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Learn how to make your own vegan kimchi at home! This Korean-inspired condiment is sour, spicy, and delicious on top of rice, in soups, savory pancakes, and more! Plant-based, easy to make, and just 10 ingredients!

Vegan kimchi in a jar.

Today, I’m excited to share my tried-and-tested vegan kimchi recipe with you! Before diving deeper into the details, I have to admit that it took me an insane number of trials before getting the results I wanted.

First, I wanted kimchi that was spicy but not too spicy. It should also be quite tangy with a hint of sweetness to balance it out. Then, I was determined to get kimchi with a lot of juice because kimchi juice (or brine) is a MAGICAL ingredient when it comes to making sauces. Whether it is dipping sauces for dumplings, creamy pasta sauces, or even mayo, that brine adds plenty of flavor. 

My recipe checks all of the boxes mentioned above. Trust me, once you have tried my vegan kimchi, you will never go back to the store-bought kind. Yes, it’s THAT GOOD. I have made this kimchi recipe repeatedly, sometimes every week for a couple of months, so I can safely say that it works every single time!

⭐️ Why This Recipe Works

It yields a lot of juice.

Aren’t you tired of kimchi recipes that leave you with no juice? I am, too! This kimchi recipe gives you a lot of juice, which can be used to make pasta sauce, dipping sauce, and more! I personally love to combine a few tablespoons of kimchi juice with a splash of soy sauce and a pinch of sugar to make a fantastic dumpling dipping sauce.

Tested over 30 times.

This kimchi recipe is among the ones from the blog that I have made the most. Since releasing it back in 2022, I have made it over 30 times and it worked every single time. That shows how FOOLPROOF is my kimchi recipe! I will show you exactly how you can make it too, and share my best tips in the recipe below.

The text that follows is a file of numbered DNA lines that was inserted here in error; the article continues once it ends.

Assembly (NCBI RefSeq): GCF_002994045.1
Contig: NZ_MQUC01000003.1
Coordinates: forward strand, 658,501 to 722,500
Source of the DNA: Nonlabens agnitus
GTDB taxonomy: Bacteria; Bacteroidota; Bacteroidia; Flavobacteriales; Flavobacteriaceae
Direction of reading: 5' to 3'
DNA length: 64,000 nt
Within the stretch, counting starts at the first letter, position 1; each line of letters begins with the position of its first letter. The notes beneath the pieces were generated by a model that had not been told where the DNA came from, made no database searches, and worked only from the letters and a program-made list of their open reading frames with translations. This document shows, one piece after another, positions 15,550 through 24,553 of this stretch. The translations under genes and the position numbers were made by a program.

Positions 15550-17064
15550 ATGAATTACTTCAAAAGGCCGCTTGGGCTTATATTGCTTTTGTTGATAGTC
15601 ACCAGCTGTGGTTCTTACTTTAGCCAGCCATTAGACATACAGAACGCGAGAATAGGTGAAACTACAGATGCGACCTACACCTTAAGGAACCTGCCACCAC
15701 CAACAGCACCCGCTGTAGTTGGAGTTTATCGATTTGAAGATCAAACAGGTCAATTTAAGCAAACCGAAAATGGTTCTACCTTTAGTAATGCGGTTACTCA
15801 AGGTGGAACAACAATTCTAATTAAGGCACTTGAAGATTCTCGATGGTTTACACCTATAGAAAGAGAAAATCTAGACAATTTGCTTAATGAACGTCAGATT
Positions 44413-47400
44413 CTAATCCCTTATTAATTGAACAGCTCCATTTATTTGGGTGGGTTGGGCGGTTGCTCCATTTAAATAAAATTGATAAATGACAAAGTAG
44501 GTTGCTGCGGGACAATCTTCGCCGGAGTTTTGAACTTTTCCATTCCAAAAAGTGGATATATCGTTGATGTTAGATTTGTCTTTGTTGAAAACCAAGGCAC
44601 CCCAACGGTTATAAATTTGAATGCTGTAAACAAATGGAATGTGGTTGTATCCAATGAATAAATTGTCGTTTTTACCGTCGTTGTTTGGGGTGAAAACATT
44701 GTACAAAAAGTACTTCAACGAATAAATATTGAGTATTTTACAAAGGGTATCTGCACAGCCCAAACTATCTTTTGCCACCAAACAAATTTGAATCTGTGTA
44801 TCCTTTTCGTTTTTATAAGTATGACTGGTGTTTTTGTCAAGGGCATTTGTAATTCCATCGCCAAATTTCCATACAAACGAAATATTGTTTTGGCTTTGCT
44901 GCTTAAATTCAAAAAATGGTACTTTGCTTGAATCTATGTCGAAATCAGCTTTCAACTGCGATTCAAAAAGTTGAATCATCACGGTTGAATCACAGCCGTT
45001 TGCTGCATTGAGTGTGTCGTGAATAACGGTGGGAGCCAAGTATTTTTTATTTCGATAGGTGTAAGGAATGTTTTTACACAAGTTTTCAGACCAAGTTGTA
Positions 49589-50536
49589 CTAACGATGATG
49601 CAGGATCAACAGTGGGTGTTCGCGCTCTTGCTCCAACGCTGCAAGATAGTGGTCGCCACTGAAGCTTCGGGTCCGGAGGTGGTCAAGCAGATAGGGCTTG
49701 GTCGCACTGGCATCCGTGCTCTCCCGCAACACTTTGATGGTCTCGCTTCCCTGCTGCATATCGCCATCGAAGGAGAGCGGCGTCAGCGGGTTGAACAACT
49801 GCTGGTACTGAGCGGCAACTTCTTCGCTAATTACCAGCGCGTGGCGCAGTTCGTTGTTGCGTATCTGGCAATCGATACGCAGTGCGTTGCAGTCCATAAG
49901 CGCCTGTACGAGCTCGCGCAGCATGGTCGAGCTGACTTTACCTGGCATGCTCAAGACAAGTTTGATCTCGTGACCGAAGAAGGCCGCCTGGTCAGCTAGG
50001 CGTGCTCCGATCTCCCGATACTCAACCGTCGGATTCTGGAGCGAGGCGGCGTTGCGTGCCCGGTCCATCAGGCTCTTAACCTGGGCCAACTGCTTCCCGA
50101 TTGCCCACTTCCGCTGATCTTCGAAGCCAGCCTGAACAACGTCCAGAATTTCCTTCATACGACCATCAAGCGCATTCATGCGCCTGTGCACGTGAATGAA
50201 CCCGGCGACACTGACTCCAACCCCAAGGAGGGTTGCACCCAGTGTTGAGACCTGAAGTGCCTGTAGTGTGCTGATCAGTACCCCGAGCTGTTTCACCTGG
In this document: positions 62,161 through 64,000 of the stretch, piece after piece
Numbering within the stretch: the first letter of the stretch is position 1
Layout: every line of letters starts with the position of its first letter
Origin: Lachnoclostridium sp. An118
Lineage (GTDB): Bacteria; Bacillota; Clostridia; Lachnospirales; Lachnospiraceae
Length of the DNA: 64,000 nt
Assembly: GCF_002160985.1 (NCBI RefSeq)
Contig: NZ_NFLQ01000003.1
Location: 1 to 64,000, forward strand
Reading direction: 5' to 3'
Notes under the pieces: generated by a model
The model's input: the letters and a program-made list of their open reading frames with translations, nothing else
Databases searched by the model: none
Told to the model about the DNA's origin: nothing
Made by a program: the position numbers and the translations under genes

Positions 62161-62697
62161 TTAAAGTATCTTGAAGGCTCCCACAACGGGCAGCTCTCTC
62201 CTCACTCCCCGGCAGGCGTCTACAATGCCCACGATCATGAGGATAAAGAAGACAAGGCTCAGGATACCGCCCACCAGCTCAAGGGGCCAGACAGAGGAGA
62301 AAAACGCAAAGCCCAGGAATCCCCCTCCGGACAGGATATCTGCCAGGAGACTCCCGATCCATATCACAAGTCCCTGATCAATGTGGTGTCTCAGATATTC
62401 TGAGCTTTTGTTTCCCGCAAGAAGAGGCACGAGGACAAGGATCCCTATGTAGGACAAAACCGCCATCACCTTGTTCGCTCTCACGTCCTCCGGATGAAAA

Perfectly balanced.

Kimchi is supposed to be spicy, tangy, salty, and slightly sweet. I tested multiple batches, playing with the amount of Gochugaru, salt, and sugar, until I found what I consider the best balance.

I recently gave a jar to my dad, who is not a huge fan of Korean food, or spicy foods in general, and he said he loved it. Although it was still a bit spicy for him, he used it as a topping for rice and incorporated it in vegetable stir-fries and grilled cheeses.

You can obviously adjust your kimchi’s spiciness, sweetness, and saltiness by playing with the ratio of ingredients but more on that later.

It’s cheaper and healthier than store-bought.

My homemade kimchi is better than the one you can find at the store in every way. It’s not only more affordable but also tastes much better than store-bought versions. For reference, a 14-ounce (400g) jar of kimchi at my local Asian store costs over $6! After calculation, this homemade version costs around $5.5 for 50 ounces (1400g). That’s four times cheaper! With the rise of food prices lately, that is not negligible. Plus, you know exactly what is inside.

📘 What is Kimchi

Kimchi (김치) is a traditional Korean condiment made of fermented Napa cabbage. It is usually seasoned with garlic, ginger, and chili flakes. It is a staple in Korean cuisine and used in many dishes, from soups to stir-fries, savory pancakes, dumplings, and more.

Kimchi is low-calorie, packed with probiotics and nutrients, and contains many antioxidants. It is said that Kimchi may help boost your immune system and improve digestion.

Ingredients like Napa cabbage, chili flakes, sugar, salt, ginger, garlic, and scallions.

🥬 Ingredient Notes

Making kimchi at home is very easy and requires basic ingredients. Here is what you will need:

Napa cabbage

Sometimes called Chinese cabbage, it makes the base of kimchi. For optimal flavor and texture, make sure you pick fresh Napa cabbage. You can usually tell it is fresh by checking its appearance and weight. It should be firm and crisp. In my experience, the color of the cabbage can be misleading as some types of cabbage have very bright green leaves while others tend to be more yellow. I find that a cabbage with lots of yellow leaves on the inside yields a sweeter kimchi.

Note: To make one batch of kimchi, I always use one large head of Napa cabbage, which weighs approximately 2.2 pounds (1kg). I understand that not all heads of cabbage are the same weight. Hence I also tested this recipe with a medium head of 27 ounces (765g). I only reduced the amount of salt by 1 tablespoon and followed my regular recipe. It worked just as well, and I didn’t notice any change in flavor. Conclusion: You can use the same recipe but slightly adjust the amount of salt used for salting the cabbage as long as it is between 27 ounces and 2.2 pounds (750-1000g).